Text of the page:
A diet rich in fish oil may help slow down progression and relieve symptoms of Alzheimer's disease, a new study on mice has claimed.
Alzheimer's disease (AD) is the most common disease underlying memory problems and dementia in the elderly. One of the invariable pathologies in AD is degeneration of cholinergic synapses in brain cortex and hippocampus.
Current pharmacological interventions are limited to a few drugs that alleviate symptoms but do not slow down the underlying disease processes. It is generally accepted that lifestyle and particularly dietary habits influence mental health, and prevalence and progression of AD.
Numerous epidemiological studies have shown profitable effects of dietary intake of especially fish oil on cognitive decline during ageing and dementia.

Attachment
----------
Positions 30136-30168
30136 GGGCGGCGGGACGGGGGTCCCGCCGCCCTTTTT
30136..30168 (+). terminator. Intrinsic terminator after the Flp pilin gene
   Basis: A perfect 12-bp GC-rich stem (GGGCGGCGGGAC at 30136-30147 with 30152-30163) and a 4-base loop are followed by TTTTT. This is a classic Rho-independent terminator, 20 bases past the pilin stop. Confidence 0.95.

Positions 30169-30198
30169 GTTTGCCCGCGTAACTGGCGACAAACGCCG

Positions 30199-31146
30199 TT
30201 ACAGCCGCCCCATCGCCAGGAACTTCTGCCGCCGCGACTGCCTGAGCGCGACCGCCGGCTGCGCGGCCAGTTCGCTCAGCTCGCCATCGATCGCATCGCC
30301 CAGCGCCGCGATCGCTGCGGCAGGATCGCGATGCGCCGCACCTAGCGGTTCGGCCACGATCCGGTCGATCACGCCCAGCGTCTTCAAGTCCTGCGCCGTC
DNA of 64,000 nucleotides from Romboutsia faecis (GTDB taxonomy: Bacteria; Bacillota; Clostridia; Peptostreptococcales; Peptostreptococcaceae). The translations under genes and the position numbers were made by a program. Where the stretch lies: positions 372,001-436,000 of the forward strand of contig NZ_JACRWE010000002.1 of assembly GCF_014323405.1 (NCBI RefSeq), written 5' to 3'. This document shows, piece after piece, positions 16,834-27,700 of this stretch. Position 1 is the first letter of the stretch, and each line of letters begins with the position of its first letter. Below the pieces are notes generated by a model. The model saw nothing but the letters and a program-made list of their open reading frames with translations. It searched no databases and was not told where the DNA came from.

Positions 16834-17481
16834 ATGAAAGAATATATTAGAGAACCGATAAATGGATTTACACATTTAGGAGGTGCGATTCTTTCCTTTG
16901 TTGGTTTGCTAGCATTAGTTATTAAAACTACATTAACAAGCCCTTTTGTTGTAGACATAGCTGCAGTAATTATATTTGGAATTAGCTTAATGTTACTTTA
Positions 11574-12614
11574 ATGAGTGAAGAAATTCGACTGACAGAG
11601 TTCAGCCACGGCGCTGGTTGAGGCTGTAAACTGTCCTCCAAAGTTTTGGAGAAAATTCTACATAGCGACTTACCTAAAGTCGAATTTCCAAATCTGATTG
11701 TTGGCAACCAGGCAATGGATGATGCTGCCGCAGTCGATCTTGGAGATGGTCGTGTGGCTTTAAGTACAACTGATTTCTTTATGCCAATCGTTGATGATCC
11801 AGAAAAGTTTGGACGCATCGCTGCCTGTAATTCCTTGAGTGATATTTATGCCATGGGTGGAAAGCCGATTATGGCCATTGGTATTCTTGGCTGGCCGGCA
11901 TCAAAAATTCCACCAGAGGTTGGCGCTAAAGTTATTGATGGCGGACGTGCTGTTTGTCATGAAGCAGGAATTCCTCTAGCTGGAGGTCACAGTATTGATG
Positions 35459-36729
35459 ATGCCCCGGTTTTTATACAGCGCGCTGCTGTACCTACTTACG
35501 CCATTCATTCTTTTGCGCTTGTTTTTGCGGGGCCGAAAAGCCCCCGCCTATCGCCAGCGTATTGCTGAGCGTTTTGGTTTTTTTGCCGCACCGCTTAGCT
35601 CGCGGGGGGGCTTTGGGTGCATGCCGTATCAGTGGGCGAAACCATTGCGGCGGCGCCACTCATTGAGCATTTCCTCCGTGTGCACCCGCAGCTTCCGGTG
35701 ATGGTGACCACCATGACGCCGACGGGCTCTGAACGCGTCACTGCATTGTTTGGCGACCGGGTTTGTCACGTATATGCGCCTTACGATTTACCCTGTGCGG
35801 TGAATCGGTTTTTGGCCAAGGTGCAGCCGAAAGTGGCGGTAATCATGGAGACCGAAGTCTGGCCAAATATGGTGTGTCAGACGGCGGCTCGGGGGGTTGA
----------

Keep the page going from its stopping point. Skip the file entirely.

For the study, researchers from Institute of Physiology CAS in Czech Republic devised several lipid-based diets aimed at slowing down progression and relieving symptoms of AD.
Short-term (3 weeks) feeding of young adult mouse model of AD with experimental diets containing fish oil or stigmasterol reversed the decrease in responsiveness of hippocampal muscarinic receptors to acetylcholine compared to their non-transgenic littermates.
Only fish oil based diet enriched with nutrients supporting neuroprotection (Fortasyn diet) increased in addition the density of muscarinic receptors and cholinergic synapses in the hippocampus.
These findings yield important proof-of-principle evidence that regular intake of specific dietary components may help to prevent some of the key early functional changes that take place in the Alzheimer brain, researchers said. The findings support viability of the dietary approach in AD, they said.
The study was published in the journal Current Alzheimer Research.

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